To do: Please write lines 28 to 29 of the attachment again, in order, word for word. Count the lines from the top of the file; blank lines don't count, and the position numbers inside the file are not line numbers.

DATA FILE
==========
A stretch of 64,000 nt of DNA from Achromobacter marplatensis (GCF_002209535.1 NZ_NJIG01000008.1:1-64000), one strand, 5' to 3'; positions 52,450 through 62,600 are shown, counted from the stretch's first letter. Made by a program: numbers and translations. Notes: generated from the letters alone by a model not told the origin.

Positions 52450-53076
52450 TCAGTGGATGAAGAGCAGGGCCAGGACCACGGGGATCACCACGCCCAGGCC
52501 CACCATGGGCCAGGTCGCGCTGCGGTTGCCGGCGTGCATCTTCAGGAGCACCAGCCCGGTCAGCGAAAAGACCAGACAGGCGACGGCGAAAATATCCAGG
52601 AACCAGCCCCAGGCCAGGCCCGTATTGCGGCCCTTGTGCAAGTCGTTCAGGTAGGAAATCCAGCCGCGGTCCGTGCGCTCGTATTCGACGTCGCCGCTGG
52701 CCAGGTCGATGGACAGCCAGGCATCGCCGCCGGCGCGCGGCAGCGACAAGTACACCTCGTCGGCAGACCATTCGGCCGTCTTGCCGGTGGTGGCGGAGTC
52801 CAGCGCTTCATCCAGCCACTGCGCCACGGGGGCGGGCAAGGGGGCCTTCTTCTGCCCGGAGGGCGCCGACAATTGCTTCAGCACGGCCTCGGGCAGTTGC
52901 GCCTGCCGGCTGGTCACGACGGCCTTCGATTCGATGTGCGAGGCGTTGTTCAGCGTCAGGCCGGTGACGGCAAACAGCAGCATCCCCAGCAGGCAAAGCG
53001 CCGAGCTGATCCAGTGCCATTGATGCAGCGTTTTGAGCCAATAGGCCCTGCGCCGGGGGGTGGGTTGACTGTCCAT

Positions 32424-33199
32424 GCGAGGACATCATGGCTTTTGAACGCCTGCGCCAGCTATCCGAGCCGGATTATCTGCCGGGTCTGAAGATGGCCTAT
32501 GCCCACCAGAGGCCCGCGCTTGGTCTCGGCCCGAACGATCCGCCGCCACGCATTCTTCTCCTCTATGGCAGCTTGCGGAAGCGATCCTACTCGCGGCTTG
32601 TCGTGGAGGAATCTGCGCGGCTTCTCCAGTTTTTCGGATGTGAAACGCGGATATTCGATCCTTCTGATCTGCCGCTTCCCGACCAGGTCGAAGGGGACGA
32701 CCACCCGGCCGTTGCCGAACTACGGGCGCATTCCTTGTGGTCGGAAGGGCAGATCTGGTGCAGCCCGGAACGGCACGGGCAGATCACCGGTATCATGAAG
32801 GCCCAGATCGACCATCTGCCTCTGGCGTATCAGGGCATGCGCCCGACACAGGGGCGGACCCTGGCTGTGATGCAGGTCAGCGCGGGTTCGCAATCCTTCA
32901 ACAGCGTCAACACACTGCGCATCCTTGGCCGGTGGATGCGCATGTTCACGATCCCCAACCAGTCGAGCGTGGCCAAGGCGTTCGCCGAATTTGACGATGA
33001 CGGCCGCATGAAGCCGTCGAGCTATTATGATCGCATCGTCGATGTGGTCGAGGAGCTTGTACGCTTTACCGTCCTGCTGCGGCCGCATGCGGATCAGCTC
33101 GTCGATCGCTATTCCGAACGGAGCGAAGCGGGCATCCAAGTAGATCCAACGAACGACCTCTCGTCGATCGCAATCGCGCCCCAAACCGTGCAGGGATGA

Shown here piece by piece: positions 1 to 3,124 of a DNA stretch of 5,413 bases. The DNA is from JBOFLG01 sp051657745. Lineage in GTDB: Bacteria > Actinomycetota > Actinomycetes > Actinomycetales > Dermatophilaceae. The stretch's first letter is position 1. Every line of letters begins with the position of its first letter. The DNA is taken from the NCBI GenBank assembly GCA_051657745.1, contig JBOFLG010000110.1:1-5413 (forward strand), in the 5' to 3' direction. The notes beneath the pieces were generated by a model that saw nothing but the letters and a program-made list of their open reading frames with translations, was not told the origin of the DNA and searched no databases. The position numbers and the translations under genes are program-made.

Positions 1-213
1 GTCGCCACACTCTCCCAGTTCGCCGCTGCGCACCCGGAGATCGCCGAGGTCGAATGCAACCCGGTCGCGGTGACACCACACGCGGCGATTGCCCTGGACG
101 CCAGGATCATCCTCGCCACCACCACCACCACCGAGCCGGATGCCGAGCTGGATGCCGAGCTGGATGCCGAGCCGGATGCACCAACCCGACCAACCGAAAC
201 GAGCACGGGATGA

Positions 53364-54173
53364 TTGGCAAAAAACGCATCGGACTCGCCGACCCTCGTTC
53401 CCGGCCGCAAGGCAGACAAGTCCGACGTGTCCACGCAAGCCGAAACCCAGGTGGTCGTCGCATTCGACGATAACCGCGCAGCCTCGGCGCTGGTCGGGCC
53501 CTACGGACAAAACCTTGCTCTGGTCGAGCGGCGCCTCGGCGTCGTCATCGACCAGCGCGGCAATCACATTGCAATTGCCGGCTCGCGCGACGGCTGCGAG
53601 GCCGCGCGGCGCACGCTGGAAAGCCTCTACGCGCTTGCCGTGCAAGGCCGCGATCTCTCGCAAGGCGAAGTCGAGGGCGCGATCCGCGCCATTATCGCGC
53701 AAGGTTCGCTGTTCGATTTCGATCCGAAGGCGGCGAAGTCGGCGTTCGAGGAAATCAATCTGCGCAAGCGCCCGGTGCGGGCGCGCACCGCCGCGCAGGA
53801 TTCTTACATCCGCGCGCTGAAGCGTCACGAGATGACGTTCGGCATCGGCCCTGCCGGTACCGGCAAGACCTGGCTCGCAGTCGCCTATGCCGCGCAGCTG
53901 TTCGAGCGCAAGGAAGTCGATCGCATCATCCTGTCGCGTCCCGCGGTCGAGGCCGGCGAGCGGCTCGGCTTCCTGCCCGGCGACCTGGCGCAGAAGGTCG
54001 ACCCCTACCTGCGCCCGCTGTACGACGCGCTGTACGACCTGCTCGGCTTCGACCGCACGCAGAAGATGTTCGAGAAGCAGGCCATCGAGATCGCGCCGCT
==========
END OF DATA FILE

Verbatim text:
53601 GCCGCGCGGCGCACGCTGGAAAGCCTCTACGCGCTTGCCGTGCAAGGCCGCGATCTCTCGCAAGGCGAAGTCGAGGGCGCGATCCGCGCCATTATCGCGC
53701 AAGGTTCGCTGTTCGATTTCGATCCGAAGGCGGCGAAGTCGGCGTTCGAGGAAATCAATCTGCGCAAGCGCCCGGTGCGGGCGCGCACCGCCGCGCAGGA